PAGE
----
5th Alliance Tournament breaks viewership records across the cluster
Nearly 500 billion people watched on the edge of their seats as Ev0ke defeated Triumvirate. in the exciting final match of the 5th Alliance Tournament, while the tournament overall garnered viewer ship reaching nearly one trillion. Both numbers shatter the previously held records, despite early predictions that the tournament would not garner huge ratings because of a lack of traditional pod pilot powerhouse alliances such as the three-time winners Band of Brothers.
Tournament organizers are ecstatic over the ratings, which more than doubled last year's numbers. "It went better than we could have hoped," said Aurora Soleil, from the Mercantile Club. "The tournament was popular all across the cluster, especially among the Caldari State, who made up nearly one-forth of the viewership despite having a much smaller population overall."
"It just goes to show that fans are more excited about watching good matches as opposed to seeing big names roll through the tournament," noted Ryuk Archer, a Bank of Luminaire spokesperson. "Several of the matches, such as eXceed. versus HUN Reloaded and Green Alliance versus Notoriety Alliance, were considered instant classics by viewers. And that final was something else."
Salome Zim, from the Amarr Certified News, suggested that the strong matches and upsets from the 4th Alliance Tournament, held last August, contributed to higher viewership this time around. "People like to see good competitions, no matter what form they take. Last August's tournament had several exciting matches. People had to see them on replays hours, even days later. This time, they didn't want to miss out on the instant reactions, so they sat down to watch them live."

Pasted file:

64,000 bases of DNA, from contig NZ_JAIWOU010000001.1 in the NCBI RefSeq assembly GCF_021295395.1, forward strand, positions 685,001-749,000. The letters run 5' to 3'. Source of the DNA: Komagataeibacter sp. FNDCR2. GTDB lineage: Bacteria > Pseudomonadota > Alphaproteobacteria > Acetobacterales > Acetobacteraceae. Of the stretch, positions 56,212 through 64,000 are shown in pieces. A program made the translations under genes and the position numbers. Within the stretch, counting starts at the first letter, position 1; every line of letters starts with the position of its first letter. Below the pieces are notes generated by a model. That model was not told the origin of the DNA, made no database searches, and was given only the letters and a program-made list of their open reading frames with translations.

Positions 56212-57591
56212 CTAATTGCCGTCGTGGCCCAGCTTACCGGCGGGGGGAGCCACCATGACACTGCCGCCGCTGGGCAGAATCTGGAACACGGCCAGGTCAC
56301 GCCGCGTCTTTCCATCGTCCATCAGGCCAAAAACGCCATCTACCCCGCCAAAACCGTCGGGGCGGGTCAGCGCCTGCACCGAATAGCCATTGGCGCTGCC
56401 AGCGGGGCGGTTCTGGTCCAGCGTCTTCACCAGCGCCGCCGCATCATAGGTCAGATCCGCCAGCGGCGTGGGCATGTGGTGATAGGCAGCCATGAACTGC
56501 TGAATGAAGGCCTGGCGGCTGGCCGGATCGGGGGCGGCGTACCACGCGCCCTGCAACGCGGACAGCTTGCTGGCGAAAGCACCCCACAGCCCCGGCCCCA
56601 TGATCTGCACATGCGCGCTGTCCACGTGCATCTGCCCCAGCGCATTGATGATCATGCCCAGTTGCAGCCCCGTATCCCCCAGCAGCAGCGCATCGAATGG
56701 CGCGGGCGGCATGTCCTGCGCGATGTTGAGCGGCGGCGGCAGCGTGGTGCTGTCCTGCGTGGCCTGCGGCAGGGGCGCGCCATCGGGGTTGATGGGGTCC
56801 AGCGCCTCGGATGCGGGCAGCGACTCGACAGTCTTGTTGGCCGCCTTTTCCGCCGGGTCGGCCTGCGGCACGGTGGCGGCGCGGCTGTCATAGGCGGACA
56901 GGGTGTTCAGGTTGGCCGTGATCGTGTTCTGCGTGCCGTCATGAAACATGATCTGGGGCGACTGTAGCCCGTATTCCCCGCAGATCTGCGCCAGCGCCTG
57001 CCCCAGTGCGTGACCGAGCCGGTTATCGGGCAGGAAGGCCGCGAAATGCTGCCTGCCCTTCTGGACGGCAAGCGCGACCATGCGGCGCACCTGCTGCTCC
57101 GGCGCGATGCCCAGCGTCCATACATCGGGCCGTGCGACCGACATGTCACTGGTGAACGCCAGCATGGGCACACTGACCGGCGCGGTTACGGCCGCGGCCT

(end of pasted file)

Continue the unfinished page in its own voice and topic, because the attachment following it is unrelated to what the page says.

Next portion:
Net broadcast revenue from the tournament is estimated to be at nearly 200 trillion ISK, which makes the event a stunning success for the financiers. Total revenues are likely to double or even triple that number as merchandise related to the event is tabulated.
"We can only expect that this event will grow larger and larger," said Inez Temple of the Leisure Group. "There's still a huge number of people not watching. We hope that the excitement generated for this tournament will carry through to the next."
Others are suggesting the tournament organizers restrain their expectations. Said Julius Hayden, an economist for the Scope, "One of the reasons for such high viewership is the economic depression that has hit much of the cluster. Especially in the State, where cut worker hours and mass layoffs are becoming commonplace. People were at home able to watch the event, and seeing ultra-rich pod pilots killing each other was probably cathartic for some. I don't know if that trend will continue into the future, especially if the economy rebounds."
Despite the naysayers, organizers are already planning for the 6th Alliance Tournament, though no official details have been decided yet. "Stay tuned," was the only thing tournament spokesperson Jaken Clemens would say when asked.
The previous most watched single sport match was the 96 Mindclash Championship. That year saw record viewership for the Mindclash Pro Tour as Etna Gaiman, a 21-year old prodigy, captivated audiences across the cluster as the first Vherokior challenger for the title of Mindclash champion in nearly 50 years. Though she did not reach the final match - where prior Amarrian two-time champion Laharl Al-Kador defeated that year's money leader Zetta Crey - audiences remained tuned in for the final to the count of 350 billion viewers.
The previous most watched multi-day sporting event was the first-ever Haysid Cup tournament in the Galactic Gravball League, which for the first time pitted the champion teams of each of the four major gravball leagues against each other. Played in 64, the historic tournament was watched by an estimated 780 billion people, including 300 billion who watched the Tash-Murkon Titans defeat the Oursalleret Clash 15 to 10 in the championship game.